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Game-Changing Strategy Against Skyrocketing Household Debt Revealed: Will BOT’s Radical Steps Pave the Way for an Economical Paradise in Thailand?

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During an update to the press on Wednesday, Ronadol Numnonda, Deputy Governor of Financial Institutions Stability at the Bank of Thailand (BOT), revealed a series of measures aimed at tackling household debt in a sustainable way, initiatives that were initially launched on July 21 earlier in the year.

Outlined were various strategies set to handle major issues concerning non-performing debt, persistent debt, new debt and unofficial debt in a highly effective fashion. The BOT will begin implementing measures centred around responsible lending as of January 1 next year, while remedies related to persistent debt will come into effect on April 1 of the coming year.

Furthermore, Numnonda noted that considerations are underway for supplemental guidelines targeting household debt, including risk-based pricing and debt service ratio strategies. He also reassured that the BOT has actively involved relevant authorities in the conversation, to guarantee a comprehensive, sustainable and effective approach on managing household debt. The BOT deputy governor also underlined the need for collaboration between necessary agencies and an improvement in behaviour from both debtors and creditors.

Adding to the conversation, Payong Srivanich, President of the Thai Bankers’ Association, stated that household debt was a significant factor affecting the lives of citizens and the country’s economy. In line with this, the association has included plans for handling household debt in their three-year strategic map. Srivanich then enumerated five key steps to combat household debt. These steps include promoting financial discipline and education for borrowers, making information regarding loans easily accessible, introducing fair lending regulations across creditors, integrating a risk-based interest rate system to relieve the debtor’s fiscal strain, and ensuring all parties find benefit in addressing household debt.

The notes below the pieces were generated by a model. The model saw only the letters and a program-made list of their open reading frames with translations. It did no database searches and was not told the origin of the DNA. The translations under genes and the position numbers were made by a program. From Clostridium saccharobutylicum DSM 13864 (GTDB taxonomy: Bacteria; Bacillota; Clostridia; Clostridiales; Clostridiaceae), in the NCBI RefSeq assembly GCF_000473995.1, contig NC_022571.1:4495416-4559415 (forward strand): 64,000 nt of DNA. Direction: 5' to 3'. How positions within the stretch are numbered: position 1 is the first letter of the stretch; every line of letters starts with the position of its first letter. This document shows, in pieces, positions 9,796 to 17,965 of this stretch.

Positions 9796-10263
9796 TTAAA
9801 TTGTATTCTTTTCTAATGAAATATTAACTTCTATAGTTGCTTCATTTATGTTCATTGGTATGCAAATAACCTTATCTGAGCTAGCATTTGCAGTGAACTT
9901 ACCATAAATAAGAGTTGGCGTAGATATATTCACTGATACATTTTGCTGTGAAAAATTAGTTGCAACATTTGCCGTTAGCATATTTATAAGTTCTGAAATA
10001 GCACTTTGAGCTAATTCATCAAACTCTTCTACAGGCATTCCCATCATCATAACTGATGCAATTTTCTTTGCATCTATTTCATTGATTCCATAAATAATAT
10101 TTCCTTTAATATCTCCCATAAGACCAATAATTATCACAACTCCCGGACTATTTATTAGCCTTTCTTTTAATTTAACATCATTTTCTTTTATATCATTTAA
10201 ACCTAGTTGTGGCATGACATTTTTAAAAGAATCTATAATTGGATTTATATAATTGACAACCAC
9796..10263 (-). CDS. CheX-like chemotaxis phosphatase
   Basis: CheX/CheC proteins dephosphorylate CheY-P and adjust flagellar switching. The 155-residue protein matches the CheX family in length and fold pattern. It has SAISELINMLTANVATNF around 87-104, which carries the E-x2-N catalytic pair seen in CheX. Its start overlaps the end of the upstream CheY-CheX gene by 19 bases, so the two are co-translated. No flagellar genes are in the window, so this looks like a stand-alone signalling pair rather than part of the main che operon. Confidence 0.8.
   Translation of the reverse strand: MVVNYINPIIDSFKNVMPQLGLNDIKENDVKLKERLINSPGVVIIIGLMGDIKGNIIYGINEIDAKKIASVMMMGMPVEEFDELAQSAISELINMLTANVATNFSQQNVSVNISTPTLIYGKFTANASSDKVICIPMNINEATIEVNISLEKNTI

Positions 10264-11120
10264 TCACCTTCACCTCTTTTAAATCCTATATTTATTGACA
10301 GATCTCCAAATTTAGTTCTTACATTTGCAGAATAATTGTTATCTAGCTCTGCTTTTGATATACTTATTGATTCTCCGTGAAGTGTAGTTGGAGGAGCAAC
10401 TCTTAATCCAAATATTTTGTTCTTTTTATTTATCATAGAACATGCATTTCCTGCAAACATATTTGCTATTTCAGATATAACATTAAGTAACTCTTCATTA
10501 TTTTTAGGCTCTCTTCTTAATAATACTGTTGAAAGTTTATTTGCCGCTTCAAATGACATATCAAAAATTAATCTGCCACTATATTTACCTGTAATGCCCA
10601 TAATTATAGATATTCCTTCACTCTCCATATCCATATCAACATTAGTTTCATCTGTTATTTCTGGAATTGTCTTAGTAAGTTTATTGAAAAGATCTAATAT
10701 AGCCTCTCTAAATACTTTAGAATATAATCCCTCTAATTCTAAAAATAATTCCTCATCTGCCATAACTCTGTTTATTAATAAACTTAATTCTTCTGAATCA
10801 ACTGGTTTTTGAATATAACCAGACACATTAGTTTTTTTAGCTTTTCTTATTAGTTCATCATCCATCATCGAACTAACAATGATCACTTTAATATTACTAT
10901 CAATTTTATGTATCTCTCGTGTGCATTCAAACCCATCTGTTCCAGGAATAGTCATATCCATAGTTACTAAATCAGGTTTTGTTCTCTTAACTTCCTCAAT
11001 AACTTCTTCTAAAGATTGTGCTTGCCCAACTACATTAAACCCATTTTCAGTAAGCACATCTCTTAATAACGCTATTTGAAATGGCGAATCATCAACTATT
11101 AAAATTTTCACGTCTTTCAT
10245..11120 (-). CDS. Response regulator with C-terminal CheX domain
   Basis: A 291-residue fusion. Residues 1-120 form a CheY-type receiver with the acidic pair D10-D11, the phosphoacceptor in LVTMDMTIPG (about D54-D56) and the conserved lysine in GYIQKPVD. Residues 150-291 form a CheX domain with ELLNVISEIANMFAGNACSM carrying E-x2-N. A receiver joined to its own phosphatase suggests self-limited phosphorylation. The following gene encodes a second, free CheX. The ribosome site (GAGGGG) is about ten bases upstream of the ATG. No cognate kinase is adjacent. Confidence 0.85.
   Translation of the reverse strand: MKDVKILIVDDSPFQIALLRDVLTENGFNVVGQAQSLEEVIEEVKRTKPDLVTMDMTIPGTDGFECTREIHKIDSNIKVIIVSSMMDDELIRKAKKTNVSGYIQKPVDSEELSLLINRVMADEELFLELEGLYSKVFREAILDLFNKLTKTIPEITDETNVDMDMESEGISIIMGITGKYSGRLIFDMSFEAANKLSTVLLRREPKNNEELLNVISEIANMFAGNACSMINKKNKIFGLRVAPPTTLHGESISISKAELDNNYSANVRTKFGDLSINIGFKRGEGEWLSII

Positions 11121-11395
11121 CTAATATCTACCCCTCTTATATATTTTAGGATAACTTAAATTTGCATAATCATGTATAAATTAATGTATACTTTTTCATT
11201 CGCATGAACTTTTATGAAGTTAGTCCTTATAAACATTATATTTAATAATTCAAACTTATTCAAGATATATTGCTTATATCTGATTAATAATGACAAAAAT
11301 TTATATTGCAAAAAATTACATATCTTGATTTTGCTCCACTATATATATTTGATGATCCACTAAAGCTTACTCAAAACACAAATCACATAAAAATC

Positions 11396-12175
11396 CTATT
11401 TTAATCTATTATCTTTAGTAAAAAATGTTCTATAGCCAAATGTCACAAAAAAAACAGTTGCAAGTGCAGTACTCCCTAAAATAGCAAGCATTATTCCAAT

“This collective effort is a critical progression in handling the constant debt strain in the economy,” said Srivanich. He further acknowledged the multifaceted structural issues contributing to household debt, such as a slump in economic growth and wealth disparity. The president recommended enhancements in the financial structure to stimulate economic expansion, facilitate higher individual earnings and to bring fairness into society.

Echoing the sentiment, Vithai Ratanakorn, President of the Government Financial Institutions Association, emphasized that the co-operation across financial institutions will propel the BOT to reach its goal of lowering household debt to less than 80% of GDP within a five-year timescale. Ratanakorn, who is also in charge of the Government Savings Bank, shared the bank’s initiative to make lowering interest rates a priority, which will accelerate the debt resolution process for borrowers.

“We are concerned about the implications of the interest rate, and a reduction from 25% to 15% every year can provide relief for the debtors,” elaborated Ratanakorn. He believes the move will reinforce the financial health of debtors and provide a sustainable solution for household debt.

Chatchai Sirilai, president of the Bank for Agriculture and Agricultural Cooperatives (BAAC), touched on the rural struggle with 3 million farmer borrowers who are hindered from repayment due to constant debt and aging. He revealed the bank’s initiative with a credit limit of 20 billion baht to assist roughly 42,000 elderly farmers so they can be free of debt as of March next year. The BAAC is also committed to creating designed products to mitigate the struggles faced by borrowers due to aging and persistent debt, he concluded.

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